4. SU-CASA is Ready for an Infrastructure Upgrade

Given the three points just discussed:

  • Creative aging is a natural for NYC
  • Participants rave about the programs and their benefits
  • All senior centers deserve SU-CASA at its best

It makes sense to lean in and build on the success of this program — which means improving the infrastructure for administration, training, capacity building, marketing, and linkage to New York City’s broader cultural life.

A photo of a woman standing in front of her photographer work. Another person is taking the artist's photo.
Snapshot taken at the culminating event for a SU-CASA photography program taught by Evie McKenna and held at the Newtown Neighborhood Senior Center in Queens. Credit: Jeremy Amar for The NY Community Trust.

“There is a social setting that you need, that we all need.”

– SU-CASA participant


  • The borough arts councils report difficulties making contact with the senior centers that have been granted SU-CASA programs. Each arts council must establish a process to reach out to the senior centers to learn their preferences in order to make good matches. This outreach is important in marketing both the program to participants and the culminating event to the wider community. This step often involves explaining the procedures and goals of the program to the centers, sometimes every year, because staff turnover can be high and staff members may not have time to attend SU-CASA training sessions, given their many other responsibilities at the center.
  • The selection process and structure of SU-CASA were topics of animated conversation in focus groups and interviews with stakeholders. Participants suggested several opportunities for improvement:
    • Clarity. Many called for more clarity in the selection process. Senior centers sometimes do not know how to apply for a program or do not know they have been selected for one.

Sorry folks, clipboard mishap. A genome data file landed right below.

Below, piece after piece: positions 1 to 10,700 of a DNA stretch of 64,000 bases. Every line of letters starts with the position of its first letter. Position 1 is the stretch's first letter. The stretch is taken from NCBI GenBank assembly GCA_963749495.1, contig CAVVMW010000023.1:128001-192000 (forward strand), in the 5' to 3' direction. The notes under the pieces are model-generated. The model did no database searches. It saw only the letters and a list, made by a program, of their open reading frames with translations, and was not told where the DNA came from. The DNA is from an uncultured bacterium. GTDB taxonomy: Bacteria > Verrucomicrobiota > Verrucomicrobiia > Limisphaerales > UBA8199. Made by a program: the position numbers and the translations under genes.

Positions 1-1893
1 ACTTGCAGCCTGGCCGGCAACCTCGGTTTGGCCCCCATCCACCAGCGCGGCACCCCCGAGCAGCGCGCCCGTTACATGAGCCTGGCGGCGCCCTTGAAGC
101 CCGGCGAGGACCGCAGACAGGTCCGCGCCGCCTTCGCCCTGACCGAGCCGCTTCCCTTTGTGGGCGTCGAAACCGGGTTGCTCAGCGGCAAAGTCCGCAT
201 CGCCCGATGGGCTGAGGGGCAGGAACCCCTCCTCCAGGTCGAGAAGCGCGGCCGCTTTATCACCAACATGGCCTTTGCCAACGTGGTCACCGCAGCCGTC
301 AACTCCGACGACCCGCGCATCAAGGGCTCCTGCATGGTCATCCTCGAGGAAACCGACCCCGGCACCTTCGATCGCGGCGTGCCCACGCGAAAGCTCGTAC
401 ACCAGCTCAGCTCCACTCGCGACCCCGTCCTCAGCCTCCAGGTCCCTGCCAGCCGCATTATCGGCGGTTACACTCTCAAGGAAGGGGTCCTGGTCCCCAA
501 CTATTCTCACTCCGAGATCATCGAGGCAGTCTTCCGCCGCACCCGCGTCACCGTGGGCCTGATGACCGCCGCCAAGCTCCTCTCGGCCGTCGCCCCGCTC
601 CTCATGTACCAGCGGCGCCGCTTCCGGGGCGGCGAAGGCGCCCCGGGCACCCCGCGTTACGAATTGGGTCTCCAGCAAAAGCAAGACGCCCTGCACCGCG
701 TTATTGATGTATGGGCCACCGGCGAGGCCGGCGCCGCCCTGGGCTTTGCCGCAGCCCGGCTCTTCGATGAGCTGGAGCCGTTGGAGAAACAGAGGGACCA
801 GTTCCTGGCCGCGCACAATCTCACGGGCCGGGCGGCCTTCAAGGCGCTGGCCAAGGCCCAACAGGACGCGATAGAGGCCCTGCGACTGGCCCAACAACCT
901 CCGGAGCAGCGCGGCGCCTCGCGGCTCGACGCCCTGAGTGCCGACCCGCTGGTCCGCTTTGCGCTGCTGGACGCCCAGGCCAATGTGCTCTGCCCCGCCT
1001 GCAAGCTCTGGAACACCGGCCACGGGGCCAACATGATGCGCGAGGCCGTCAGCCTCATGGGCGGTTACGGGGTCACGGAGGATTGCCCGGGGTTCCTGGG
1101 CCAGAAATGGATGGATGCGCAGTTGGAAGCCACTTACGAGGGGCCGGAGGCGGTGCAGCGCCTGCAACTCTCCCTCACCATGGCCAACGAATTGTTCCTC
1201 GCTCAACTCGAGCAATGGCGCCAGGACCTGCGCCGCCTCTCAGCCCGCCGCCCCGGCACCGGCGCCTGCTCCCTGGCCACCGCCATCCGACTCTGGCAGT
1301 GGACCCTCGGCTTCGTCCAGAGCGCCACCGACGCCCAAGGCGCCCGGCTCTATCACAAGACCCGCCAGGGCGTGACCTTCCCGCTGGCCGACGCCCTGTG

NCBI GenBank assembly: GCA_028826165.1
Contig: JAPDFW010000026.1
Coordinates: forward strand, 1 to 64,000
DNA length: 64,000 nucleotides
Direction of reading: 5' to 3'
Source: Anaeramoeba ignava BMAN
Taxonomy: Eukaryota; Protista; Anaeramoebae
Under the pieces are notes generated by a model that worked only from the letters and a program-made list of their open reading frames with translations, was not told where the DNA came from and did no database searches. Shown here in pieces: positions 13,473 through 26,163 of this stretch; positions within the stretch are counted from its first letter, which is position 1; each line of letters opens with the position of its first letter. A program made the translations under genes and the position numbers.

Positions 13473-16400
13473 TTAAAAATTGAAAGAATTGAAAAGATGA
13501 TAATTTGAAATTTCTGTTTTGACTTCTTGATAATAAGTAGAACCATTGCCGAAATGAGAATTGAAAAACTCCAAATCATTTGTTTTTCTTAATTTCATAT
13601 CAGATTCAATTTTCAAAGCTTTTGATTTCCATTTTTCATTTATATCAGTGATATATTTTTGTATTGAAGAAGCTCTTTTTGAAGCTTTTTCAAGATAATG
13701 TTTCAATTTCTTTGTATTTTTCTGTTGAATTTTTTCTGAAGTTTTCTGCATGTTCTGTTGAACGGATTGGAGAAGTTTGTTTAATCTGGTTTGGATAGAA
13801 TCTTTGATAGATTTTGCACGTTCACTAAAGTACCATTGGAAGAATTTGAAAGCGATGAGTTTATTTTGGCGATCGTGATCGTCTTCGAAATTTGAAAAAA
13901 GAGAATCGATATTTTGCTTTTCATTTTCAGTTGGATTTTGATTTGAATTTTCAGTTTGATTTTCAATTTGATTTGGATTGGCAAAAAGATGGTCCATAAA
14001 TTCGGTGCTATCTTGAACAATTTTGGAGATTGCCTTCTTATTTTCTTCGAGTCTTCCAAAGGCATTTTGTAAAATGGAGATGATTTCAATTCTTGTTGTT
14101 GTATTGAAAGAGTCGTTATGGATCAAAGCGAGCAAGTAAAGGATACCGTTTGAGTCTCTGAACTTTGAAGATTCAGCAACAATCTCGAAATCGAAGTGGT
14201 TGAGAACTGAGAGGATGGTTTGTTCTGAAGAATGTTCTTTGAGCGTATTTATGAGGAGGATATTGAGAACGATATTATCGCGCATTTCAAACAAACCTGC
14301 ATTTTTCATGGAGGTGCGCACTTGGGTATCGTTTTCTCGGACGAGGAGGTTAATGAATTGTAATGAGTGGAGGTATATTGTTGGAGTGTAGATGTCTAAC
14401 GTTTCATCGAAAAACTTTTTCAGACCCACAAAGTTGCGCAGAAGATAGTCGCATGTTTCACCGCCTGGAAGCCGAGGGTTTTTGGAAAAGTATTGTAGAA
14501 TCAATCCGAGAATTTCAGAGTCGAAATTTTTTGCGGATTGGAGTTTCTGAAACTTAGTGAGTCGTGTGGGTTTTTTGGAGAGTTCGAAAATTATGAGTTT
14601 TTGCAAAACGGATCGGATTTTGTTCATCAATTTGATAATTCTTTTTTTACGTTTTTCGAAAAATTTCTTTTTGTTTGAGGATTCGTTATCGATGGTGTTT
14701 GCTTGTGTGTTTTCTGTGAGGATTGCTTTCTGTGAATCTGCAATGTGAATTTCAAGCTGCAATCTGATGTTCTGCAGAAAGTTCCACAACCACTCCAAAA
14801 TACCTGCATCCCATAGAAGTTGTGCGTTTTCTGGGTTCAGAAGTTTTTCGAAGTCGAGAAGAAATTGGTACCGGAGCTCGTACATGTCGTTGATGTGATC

• Continuity. There is no process for an artist to continue or return to a center where the program has been a great success.
    • Timeline. The program timeline was a challenge for center directors, teaching artists, and participants. Delays in announcements of the program selections mean that programs must be condensed into a shorter period. Teaching artists have less time to get to know the center and ensure that the program will work well for the participants.
    • Training. While many teaching artists and some senior center staff have attended training on creative aging, there is not a consistent level of knowledge. Senior center staff who understood the program, and who were provided clear information about it, were better able to promote the program and help it run smoothly.
    • Marketing the exhibition or performance. Some culminating events were widely attended and a source of pride to participants. Others struggled for an audience.
    • Teacher satisfaction. Most teaching artists observed and interviewed were enthusiastic, energetic, and talented; however, some reported resentments stemming from the hardships of working in a program where they struggle with the level of pay, delays in getting paid, and the need to cover supplies out of their own pocket.
    • Feedback. After the effort they expended over the course of the program, teachers and administrators wanted more feedback to know specifically what was working and what was not.
  • SU-CASA participants in focus groups were enthusiastic about their programs and thankful for them. They had no idea of the breadth of the program and were eager to know what programs were available at other centers. There were reports of other senior center members saying they would have joined the program if they had known about it.
  • Teaching artists and organizations have noted that it can be difficult to live up to the creative aging ideal. For example, they have noted that attendance is not consistent, a theme reflected in the SU-CASA class observations. Program directors have pointed out that some senior center members prefer classes on a drop-in basis.
  • Program implementers and participants do not understand how all the parts of SU-CASA fit together. Senior center directors did not always know if they had a SU-CASA program or not and certainly did not know whom to contact when they had questions about it.